The other day, a politically-minded e-mail correspondent forwarded me an article about ultra-orhodox Jews in Jerusalem trashing busses which held advertisements supporting the right of women to pray at the Wailing Wall. When I stated my people still seemed to have a better-behaved class of religious lunatics than those in it simmediate surround, he suggested my reply lacked ample sense of the gravity of the situation.
The following morning the SF Chronicle devoted the upper third of its third page to the same story. Upon close reading I noted that 50 men were involved (in a city with a population of 800,000)and that no one seemed to have been injured, let alone killed. This led me to wonder why the Chron had featured this story (and, indeed, why my correspondent had felt it worth forwarding). My curiosity was further picqued when I noted that the Chron had given onloy one paragraph to a bombing that had wounded 10 at Cairo University (and another paragraph to the issuance of a report that poverty in the US now placed more children at the risk of death than at any time in the past 20 years)and that it had overlooked, as reported in the dsame day’s NY Times, the killing, also in Jerusalem, of an 8-month old by a reputed Hamas leader or, most relevantly, the Iranian government’s passage of laws to protect individuals who take it upon themselves to enforce societal “norms” at a time when as many as nine women had recently been blinded or disfigured by acid attacks.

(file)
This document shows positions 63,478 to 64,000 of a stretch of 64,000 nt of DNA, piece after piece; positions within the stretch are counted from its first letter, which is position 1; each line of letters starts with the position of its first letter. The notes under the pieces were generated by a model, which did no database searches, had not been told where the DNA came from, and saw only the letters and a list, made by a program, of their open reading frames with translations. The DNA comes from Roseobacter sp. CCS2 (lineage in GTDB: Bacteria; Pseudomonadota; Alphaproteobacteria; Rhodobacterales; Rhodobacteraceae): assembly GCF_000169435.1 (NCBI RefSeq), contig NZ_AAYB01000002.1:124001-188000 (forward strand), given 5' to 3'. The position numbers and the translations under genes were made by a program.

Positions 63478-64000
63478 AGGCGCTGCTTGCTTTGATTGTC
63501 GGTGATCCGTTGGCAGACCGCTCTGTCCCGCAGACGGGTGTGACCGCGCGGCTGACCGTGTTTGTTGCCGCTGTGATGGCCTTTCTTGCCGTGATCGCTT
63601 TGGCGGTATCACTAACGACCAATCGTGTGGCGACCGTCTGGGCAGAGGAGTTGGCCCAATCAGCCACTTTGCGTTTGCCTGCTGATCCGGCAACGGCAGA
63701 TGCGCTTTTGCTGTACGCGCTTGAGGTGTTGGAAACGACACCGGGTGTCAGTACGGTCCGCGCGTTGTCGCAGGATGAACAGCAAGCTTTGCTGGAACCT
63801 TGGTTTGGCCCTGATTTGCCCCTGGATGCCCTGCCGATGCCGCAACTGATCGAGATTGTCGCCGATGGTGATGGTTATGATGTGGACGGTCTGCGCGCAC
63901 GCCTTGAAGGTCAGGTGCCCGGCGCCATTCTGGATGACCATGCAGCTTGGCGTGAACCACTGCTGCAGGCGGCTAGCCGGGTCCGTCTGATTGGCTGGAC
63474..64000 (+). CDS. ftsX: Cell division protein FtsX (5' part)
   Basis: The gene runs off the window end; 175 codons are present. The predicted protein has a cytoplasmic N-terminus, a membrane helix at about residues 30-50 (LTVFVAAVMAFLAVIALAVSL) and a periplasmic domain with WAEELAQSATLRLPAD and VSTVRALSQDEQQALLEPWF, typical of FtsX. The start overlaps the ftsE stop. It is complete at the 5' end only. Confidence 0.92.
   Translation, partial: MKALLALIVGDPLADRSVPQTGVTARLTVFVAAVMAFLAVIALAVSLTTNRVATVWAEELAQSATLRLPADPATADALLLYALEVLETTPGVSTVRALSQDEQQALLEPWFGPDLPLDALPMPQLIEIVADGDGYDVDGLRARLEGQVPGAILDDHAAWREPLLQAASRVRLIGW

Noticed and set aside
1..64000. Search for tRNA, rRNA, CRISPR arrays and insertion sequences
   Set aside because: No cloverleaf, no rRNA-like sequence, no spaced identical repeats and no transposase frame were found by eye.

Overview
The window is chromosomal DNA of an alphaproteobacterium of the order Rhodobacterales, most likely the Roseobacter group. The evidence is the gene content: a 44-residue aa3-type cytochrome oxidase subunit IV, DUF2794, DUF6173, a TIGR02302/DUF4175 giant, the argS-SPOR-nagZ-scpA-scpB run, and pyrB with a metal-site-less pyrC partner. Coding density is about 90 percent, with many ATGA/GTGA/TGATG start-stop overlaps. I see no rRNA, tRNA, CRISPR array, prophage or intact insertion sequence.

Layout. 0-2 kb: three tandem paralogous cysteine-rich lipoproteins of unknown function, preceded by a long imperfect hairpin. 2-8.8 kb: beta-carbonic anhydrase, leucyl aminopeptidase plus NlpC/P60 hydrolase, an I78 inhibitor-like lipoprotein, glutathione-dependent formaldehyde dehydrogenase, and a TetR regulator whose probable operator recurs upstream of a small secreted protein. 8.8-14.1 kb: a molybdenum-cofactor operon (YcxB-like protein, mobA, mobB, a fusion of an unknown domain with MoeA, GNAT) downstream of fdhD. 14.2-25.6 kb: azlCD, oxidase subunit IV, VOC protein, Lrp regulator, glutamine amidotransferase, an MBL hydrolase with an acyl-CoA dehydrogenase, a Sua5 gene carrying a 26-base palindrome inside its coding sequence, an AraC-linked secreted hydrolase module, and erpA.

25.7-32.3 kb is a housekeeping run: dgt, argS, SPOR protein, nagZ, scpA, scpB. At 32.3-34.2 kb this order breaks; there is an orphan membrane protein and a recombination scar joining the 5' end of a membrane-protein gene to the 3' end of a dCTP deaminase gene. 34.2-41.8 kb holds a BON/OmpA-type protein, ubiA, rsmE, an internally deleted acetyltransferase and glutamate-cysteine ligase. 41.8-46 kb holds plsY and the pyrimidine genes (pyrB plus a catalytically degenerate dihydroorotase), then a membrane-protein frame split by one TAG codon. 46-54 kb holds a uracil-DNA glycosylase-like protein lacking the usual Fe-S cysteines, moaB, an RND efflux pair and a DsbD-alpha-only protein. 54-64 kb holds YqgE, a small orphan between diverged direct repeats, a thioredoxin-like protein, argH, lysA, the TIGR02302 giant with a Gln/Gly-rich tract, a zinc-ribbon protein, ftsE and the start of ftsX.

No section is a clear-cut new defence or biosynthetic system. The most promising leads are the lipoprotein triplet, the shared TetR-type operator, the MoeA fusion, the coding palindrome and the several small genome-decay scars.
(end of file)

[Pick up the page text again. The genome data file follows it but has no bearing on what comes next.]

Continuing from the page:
Maybe the Chron’s editorial choice of dog-bites-man. In certain societies aberrational behavior is taken for granted and in others it is not. Maybe it’s a matter of seeking “balanced” coverage of the lunacy-riven mid-east by reporting the most unseemly behavior it can find country-by-country. But I wonder if it may not be something more insidious. The sub-text of this article may be “These Jews are just as crazy — and potentially clerically fascistic as anyone.” And this, of course, gives rise to the question, Why should we have anything more to do with them and their troublesome country. Thus some trivial acts of vandalism become red meat at which those already so-inclined will snap.